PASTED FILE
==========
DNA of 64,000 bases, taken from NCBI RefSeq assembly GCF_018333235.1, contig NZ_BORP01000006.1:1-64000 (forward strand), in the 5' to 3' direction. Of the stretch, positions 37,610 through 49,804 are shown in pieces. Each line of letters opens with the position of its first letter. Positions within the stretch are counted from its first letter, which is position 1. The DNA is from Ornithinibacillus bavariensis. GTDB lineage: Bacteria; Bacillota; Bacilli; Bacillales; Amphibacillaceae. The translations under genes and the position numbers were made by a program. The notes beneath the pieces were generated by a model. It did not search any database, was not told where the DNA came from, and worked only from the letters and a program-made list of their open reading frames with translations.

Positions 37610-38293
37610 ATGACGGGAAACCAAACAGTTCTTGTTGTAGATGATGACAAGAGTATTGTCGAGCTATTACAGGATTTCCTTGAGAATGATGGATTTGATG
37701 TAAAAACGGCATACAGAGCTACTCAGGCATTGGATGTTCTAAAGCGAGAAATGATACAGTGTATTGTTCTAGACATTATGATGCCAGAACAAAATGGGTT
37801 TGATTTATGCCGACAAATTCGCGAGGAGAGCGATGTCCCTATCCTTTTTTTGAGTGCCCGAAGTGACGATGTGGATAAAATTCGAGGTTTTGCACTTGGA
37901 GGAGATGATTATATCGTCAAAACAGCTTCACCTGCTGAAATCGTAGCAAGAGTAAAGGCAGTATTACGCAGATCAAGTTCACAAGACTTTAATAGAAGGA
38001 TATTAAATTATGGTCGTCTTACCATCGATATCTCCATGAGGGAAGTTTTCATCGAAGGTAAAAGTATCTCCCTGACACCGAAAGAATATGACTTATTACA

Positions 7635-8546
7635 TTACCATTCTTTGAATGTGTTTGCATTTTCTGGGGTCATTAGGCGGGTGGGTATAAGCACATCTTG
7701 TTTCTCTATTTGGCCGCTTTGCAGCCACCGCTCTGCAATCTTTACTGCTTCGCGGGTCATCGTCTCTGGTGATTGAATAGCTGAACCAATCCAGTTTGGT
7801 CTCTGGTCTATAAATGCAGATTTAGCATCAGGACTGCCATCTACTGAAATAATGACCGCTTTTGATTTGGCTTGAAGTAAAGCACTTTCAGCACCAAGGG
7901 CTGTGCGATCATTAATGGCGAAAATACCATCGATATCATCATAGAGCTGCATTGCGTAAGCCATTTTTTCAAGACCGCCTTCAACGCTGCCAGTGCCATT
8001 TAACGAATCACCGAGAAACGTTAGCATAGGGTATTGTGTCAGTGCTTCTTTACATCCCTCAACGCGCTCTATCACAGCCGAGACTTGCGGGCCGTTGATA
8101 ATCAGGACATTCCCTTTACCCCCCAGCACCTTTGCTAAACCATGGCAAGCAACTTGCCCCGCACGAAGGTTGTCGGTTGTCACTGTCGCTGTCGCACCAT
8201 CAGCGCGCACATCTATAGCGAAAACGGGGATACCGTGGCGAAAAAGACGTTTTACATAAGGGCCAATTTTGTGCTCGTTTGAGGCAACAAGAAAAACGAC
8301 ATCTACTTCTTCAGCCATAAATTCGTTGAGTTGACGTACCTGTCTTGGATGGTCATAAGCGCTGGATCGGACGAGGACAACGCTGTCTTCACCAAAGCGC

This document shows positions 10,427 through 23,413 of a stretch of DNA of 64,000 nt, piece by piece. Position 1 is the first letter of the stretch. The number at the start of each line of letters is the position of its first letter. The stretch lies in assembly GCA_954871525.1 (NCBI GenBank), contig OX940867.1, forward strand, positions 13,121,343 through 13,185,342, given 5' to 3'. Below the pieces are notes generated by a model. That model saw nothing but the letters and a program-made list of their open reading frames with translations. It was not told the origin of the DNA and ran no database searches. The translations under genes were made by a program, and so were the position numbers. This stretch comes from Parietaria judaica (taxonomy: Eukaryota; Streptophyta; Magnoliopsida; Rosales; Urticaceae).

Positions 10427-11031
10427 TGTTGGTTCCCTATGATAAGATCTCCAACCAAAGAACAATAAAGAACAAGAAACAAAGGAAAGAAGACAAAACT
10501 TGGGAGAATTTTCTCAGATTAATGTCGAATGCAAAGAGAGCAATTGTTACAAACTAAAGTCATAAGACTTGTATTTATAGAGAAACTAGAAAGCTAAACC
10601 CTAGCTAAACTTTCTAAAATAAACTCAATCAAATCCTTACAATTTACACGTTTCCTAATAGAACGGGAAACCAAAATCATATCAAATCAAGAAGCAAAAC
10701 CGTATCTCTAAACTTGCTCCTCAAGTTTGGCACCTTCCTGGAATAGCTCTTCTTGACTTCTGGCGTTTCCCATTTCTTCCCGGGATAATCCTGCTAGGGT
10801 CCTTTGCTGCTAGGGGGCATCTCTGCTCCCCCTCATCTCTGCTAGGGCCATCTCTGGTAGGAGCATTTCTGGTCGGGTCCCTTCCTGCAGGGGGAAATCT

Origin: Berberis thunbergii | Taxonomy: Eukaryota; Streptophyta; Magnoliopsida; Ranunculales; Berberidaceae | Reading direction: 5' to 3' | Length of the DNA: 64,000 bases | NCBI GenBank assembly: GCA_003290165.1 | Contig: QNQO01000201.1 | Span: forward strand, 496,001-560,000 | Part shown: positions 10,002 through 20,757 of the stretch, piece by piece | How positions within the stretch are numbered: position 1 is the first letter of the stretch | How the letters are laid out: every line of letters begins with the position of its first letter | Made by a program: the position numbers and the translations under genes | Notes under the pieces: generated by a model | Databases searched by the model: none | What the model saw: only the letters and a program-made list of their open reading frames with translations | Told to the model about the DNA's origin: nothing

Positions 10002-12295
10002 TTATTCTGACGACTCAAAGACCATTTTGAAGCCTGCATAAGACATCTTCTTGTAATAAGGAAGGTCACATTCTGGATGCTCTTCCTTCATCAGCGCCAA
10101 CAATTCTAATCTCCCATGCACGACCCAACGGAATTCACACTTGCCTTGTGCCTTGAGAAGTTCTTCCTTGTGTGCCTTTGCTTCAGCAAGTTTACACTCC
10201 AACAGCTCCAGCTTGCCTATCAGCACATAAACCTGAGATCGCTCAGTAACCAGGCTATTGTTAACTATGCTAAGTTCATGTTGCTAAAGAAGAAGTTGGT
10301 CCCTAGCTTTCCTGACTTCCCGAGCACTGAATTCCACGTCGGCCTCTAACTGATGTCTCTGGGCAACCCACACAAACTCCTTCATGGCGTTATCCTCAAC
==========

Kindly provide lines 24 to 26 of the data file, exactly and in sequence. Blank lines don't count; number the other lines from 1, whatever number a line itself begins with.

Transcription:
Origin: Berberis thunbergii | Taxonomy: Eukaryota; Streptophyta; Magnoliopsida; Ranunculales; Berberidaceae | Reading direction: 5' to 3' | Length of the DNA: 64,000 bases | NCBI GenBank assembly: GCA_003290165.1 | Contig: QNQO01000201.1 | Span: forward strand, 496,001-560,000 | Part shown: positions 10,002 through 20,757 of the stretch, piece by piece | How positions within the stretch are numbered: position 1 is the first letter of the stretch | How the letters are laid out: every line of letters begins with the position of its first letter | Made by a program: the position numbers and the translations under genes | Notes under the pieces: generated by a model | Databases searched by the model: none | What the model saw: only the letters and a program-made list of their open reading frames with translations | Told to the model about the DNA's origin: nothing

Positions 10002-12295
10002 TTATTCTGACGACTCAAAGACCATTTTGAAGCCTGCATAAGACATCTTCTTGTAATAAGGAAGGTCACATTCTGGATGCTCTTCCTTCATCAGCGCCAA